• Cytopoint can be easily broken down in the body . Instead of breaking down the active ingredient in a complicated way, for example in the liver and excreting it through the kidneys (as is the case with many drugs), the antibodies are simply metabolized in the body’s cells to form naturally occurring products (such as amino acids). As a result, the burden on the liver and kidneys is minimal, so that Cytopoint is generally well tolerated by dogs with liver or kidney insufficiency. It can also be used to treat dogs with additional organ diseases.


  • Due to the targeted effect and the simple breakdown, the risk of side effects should be significantly lower than with other drugs. For example, cortisone preparations can cause undesirable effects in many different organ systems – and thus lead to diabetes mellitus (diabetes) or Cushing’s syndrome, among other things. Such side effects are not to be expected with Cytopoint.


  • Cytopoint also appears to be easily combinable with a number of other drugs . In studies, there were no undesirable side effects when administered together with other allergy agents such as Apoquel, cortisone preparations, Atopica, antihistamines or even desensitization. The combination with anti-parasitic agents, antibiotics, vaccinations and painkillers was also no problem.
  • So far, it appears that treatment with Cytopoint has had no effect on allergy test results . Unlike some other allergy medications, such as cortisone preparations, it does not appear to be necessary to stop taking Cytopoint before the test.

What are the disadvantages of Cytopoint?

Of course, no drug can only have advantages – there is always a catch in medicine. And so there are also a few points with Cytopoint that speak against the new “miracle drug”.

security concerns

Cytopoint has only been on the market for a few years . Even if very, very many dogs have already been treated with it during this time, there are still some safety concerns.

First, there is the possibility that IL-31 has other functions than “just” causing itching. Therefore, no one can predict the long-term consequences of turning off IL-31 with Cytopoint.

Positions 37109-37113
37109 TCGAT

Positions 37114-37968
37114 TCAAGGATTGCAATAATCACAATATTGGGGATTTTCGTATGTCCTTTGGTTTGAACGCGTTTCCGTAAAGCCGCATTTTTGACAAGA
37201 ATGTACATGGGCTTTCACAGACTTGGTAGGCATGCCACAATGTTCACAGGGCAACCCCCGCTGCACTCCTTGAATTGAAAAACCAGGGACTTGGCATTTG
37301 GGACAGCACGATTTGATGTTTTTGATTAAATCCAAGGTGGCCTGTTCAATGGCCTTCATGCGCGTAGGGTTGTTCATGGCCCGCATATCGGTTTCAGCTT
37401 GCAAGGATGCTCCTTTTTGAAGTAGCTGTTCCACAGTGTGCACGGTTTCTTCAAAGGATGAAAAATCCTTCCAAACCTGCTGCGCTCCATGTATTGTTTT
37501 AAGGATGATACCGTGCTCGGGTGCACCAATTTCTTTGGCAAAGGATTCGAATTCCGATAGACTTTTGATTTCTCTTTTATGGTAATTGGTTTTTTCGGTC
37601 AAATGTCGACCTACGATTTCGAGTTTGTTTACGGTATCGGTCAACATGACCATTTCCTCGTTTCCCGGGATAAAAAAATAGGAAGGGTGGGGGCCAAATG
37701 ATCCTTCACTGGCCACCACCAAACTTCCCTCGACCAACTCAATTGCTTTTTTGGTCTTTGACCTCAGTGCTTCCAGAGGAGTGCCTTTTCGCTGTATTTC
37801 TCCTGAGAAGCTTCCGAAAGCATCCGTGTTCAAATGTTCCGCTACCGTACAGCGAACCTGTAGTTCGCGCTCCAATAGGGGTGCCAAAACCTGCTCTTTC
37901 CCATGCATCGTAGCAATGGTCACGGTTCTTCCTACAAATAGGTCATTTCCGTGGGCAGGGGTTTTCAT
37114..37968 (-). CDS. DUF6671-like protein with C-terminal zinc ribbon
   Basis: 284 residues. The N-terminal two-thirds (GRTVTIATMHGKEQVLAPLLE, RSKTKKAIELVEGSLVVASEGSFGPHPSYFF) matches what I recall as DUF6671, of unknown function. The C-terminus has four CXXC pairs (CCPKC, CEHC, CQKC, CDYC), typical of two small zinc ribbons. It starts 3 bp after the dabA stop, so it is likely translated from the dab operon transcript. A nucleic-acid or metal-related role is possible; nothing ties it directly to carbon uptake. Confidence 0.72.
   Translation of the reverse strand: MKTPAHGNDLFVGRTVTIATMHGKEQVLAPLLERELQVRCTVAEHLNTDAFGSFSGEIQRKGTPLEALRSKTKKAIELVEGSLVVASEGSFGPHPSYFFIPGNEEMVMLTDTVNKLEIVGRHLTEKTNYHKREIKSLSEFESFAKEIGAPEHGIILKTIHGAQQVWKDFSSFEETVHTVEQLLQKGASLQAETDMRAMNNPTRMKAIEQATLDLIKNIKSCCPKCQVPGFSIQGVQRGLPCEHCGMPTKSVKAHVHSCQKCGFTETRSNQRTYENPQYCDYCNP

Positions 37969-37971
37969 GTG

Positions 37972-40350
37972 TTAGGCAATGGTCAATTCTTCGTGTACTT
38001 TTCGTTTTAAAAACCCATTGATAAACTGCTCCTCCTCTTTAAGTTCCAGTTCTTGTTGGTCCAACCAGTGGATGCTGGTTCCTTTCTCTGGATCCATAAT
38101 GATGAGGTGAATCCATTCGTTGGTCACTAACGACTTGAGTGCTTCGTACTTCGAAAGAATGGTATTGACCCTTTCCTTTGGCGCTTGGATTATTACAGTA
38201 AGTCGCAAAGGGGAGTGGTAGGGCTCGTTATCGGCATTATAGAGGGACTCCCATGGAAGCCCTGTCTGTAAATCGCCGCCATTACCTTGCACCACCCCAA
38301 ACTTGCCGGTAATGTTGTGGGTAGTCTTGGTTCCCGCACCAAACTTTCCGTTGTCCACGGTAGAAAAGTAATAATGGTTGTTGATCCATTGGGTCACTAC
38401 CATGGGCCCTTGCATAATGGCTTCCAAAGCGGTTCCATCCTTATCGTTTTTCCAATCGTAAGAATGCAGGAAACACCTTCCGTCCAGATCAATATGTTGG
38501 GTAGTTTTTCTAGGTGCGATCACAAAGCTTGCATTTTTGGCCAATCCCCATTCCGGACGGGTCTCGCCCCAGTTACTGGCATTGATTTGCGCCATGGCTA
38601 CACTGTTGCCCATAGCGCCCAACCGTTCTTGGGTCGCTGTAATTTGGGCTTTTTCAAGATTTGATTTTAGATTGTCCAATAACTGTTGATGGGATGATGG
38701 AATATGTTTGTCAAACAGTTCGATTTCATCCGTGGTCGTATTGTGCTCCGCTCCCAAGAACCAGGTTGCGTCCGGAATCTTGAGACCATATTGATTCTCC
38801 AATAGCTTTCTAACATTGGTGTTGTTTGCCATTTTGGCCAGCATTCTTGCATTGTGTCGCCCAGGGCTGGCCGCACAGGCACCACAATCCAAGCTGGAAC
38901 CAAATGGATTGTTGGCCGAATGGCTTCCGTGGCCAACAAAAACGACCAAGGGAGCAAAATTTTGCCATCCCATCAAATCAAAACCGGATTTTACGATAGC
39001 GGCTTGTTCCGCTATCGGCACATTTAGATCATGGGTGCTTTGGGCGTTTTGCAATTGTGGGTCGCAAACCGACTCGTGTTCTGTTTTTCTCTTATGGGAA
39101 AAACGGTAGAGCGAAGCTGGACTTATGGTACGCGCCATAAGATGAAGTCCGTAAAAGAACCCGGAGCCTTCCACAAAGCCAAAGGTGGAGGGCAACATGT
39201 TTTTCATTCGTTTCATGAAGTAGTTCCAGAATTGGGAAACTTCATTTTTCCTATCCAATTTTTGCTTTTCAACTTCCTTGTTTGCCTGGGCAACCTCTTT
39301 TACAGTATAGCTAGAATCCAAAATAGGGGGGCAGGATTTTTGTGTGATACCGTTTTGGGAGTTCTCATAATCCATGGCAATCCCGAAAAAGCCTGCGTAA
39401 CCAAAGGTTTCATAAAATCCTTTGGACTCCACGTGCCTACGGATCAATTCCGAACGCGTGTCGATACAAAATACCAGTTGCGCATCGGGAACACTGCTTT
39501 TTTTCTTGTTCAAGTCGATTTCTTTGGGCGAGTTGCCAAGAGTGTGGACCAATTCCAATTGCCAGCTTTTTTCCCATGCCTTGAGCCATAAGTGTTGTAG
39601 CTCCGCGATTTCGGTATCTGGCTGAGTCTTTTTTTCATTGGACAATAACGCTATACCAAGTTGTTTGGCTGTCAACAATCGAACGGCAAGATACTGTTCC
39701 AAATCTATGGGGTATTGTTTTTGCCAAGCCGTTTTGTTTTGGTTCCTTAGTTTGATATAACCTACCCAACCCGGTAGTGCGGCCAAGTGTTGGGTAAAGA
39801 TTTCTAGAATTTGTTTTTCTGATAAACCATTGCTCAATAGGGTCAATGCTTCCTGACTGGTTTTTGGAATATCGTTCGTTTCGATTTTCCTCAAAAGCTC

And secondly, as far as I know, there have not yet been too many studies on Cytopoint. That doesn’t have to mean anything now – but it is possible that over time further disadvantages will become known.

Effort and costs of Cytopoint in dogs

There are also some disadvantages from a practical point of view: If a dog is to be treated with Cytopoint, you have to take it to the vet every 4-8 weeks for the injection . However, this can also be seen as an advantage because it means that you don’t have to give him pills every day .

What is undoubtedly a disadvantage, however, is the quite impressive price . The cost of an injection depends on the size of the dog (large dogs receive more solution than their smaller counterparts) and range from around €80 to €160 (as of 2018) as far as I know.

But here, too, it can be worthwhile: if the dog no longer needs any other, equally expensive medication and develops severe skin inflammation less frequently (for which you would then have to go to the vet again), the price can be put into perspective.

Loss of effectiveness possible

This is also a disadvantage of Cytopoint: unfortunately it sometimes happens that dogs no longer react so well to the injections . This is because they develop antibodies against the injected lokivetmab antibodies, so they can no longer work. This loss of effectiveness can be temporary, but it can also noticeably reduce the effectiveness of Cytopoint in the long term.

So is Cytopoint now the best remedy for atopic dermatitis?

No , you can’t quite say it like that.